Please don't eat children in my back yard guys. - Tactical Ninja
Feb. 23rd, 2012
10:05 am - Please don't eat children in my back yard guys.
I came across a tweet this morning:
Now, I had no idea what this installation was about, so I went and had a look. Turns out it's a room full of bubbles, the bubbles having been made using water that had also been used to wash dead bodies.
I dunno. Every culture has its own death rituals, and I'm not familiar enough with the ones in the artist's home country to comment on whether this would be OK in Mexico.
I know that as an English-born European kiwi, the idea of having bubbles made from dead body washing water bursting on my skin, while a bit icky or perhaps even - as the artist says - horrific, doesn't break any ritual, religious or cultural taboos. I'm grossed out but not deeply offended by it. YMMV.
So why did the iwi object strongly enough to have it shut down? By the way, I haven't managed to find any evidence of this but for that one tweet. But if it's actually true, it reminds me a little of the furore over pregnant and menstruating women being advised not to attend the Taonga Maori exhibition at Te Papa. That turned into a debate in which feminism was pitched against Maori culture in ways that became pretty unpleasant at times. Interestingly, many of the women I spoke to were happy to respect Maori culture and didn't feel the request was particulary unfeminist.
This one looks like it may end up being freedom of expression vs Maori culture, and I'm a little afraid of some of the commentary that might end up surrounding it. Anyway, in the interest of understanding what the objection is, I went back to my 101 course readings on tikanga Maori from last year, and read up again on the concepts of tapu and noa.
I am not Maori and I do not speak for Maori. I probably am completely missing important subtleties and if you really want to understand I strongly suggest that you ask someone who is Maori. However, here is my understanding. I hope it encourages people to seek out better info.
Translations from Maori to English are hard. Witness the problems with the interpretation of the treaty, particularly the concept of tino rangatiratanga. And tapu and noa are both words that struggle for accurate translation. However, roughly, tapu means sacred and noa means mundane. These concepts have their basis in the Maori creation traditions and have to do with matters of spiritual vs worldly. So when Tumatauenga (god of war) ate the children of Tanemahuta (god of forest) in revenge for deserting him when their other brother, Tawhirimatea (god of weather) destroyed everything in a fit of temper at the separation of their parents, he took a sacred thing (children) and treated them as a mundane thing (food). This was the ultimate insult, and if I were to try to make a comparison I'd say it'd be up there with Original Sin in terms of its impact on what followed. In a similar way to the way Eve eating the apple has affected cultural traditions in relation to women, sexuality, and knowledge, Tumatauenga's revenge has affected cultural traditions in relation to tapu and noa. And taking something tapu and treating it as noa is probably one of the most offensive things you can do.
This is why sitting on pillows (where the head goes: tapu) is offensive. Also putting your hat (head:tapu) on a table (used for food:noa). Learning what's tapu and what's noa is really useful if you want to understand this sort of thing.
Anyway, I'd be willing to bet that the water that's been used to wash a dead body is tapu. And making bubbles out of it and blowing them into a room where people can get it on themselves? Probably noa. Never mind that normally when entering a tapu place (like where, you know, Essence of Dead Body is floating around), one is supposed to undergo a deliberate ritual of transition from your normal noa state (which you have to be in in order to function in mundane life) into a state of tapu, otherwise contact with the tapu place can be very dangerous. Likewise when you leave the place, you should remove the tapu from yourself.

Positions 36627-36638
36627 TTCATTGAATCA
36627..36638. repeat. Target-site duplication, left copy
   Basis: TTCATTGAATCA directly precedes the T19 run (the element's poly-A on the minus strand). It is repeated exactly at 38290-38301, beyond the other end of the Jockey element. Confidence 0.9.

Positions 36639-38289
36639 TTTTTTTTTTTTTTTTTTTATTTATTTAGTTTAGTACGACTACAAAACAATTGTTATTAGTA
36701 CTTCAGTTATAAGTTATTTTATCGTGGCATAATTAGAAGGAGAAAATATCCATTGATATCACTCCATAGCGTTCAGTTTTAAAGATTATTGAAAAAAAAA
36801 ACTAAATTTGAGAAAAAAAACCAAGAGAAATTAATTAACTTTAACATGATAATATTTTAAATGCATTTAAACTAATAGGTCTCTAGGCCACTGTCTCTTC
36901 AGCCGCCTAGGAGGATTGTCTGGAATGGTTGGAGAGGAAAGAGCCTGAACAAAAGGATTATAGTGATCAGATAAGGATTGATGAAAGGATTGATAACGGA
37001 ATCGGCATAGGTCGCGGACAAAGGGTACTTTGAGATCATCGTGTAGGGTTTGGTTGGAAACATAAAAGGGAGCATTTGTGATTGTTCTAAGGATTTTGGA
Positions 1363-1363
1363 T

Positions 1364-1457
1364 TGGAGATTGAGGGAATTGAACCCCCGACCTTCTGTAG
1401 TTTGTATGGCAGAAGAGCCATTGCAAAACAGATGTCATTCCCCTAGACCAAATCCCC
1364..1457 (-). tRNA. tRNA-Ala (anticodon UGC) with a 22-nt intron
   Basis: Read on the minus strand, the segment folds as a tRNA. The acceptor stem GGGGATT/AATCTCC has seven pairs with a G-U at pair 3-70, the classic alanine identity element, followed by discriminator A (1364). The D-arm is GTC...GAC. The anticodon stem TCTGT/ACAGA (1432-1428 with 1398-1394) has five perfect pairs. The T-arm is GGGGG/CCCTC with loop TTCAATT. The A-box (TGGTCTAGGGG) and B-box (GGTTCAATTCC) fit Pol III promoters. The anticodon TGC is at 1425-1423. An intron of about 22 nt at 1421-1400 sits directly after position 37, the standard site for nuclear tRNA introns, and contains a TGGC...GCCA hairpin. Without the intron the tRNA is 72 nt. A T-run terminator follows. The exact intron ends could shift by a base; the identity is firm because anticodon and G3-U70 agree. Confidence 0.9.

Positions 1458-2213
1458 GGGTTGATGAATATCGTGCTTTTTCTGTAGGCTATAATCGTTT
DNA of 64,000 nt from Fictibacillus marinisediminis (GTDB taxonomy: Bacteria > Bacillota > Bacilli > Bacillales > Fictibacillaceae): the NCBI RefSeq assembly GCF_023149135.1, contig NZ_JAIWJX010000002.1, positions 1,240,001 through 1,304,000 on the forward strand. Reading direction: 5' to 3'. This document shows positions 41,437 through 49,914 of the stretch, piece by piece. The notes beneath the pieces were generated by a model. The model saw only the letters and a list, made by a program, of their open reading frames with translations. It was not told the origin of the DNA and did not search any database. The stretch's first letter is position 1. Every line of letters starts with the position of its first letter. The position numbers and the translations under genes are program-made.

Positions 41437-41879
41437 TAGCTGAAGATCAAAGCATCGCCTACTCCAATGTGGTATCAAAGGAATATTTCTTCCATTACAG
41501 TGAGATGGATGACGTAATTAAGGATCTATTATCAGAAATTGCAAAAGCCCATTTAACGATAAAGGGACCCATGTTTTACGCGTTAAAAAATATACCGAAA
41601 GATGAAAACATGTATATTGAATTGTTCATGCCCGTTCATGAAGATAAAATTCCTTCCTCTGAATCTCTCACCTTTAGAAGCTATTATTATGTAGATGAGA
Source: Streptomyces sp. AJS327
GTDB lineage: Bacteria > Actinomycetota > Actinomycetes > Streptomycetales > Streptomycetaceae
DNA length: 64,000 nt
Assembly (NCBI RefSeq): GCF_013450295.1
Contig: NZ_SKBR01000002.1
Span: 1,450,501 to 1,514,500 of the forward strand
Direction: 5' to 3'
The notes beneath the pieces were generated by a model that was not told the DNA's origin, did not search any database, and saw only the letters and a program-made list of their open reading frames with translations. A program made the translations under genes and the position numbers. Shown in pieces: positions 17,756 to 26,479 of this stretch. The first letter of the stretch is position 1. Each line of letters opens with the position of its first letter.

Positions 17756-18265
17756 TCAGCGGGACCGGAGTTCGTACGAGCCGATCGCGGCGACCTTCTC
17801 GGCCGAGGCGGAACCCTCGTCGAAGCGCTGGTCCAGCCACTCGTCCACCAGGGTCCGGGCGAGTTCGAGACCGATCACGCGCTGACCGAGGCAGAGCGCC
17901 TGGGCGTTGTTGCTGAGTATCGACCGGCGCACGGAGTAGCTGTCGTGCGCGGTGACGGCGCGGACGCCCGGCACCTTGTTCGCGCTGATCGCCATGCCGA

Essentially, if I'm right this exhibit is not only offensive in the extreme through the casual intermixing of tapu and noa, it's also, in the Maori worldview, putting people in danger. So yeah, I get it. I wouldn't want something like that going on in my turf either.
Whether you subscribe to this view or not, whether you believe in these concepts and their ability to affect your life or not, there are a couple of things to keep in mind here. One is purely respect and politeness. The other is the fact that our country is bicultural (or aspires to be). This means that Maori culture has (or should have) equal standing to European culture, and the right to tino rangatiratanga is hardwired into our founding document. So if Maori culture says "Not on my turf sunshine", that is a right of the Treaty. This public gallery is as much Maori turf as pakeha, and Maori have the right to say whether offensive and potentially dangerous things may happen on their turf.
In my opinion, that should be the end of it. But I have no doubt it won't be. Because one of the hardest parts about bicultural aspirations is when values conflict. What's more important? Personally, I think that if we truly want to be bicultural, then the most important thing is respect. Let's have some.
 Thanks to the skills of anna_en_route, an article's been found. Turns out that the main objection was the exhibition's proximity to the exhibition of a historic Maori pataka (food storage house). So yes, tapu and noa, but not in quite the way I'd envisaged. The article has now been updated with a statement from the iwi.
[edit the second] And here's the Stuff article. The comments serve two purposes - to illustrate my point about how few people grasp that there is more than one valid culture in NZ, and to make me embarrassed for my fellow countryfolk.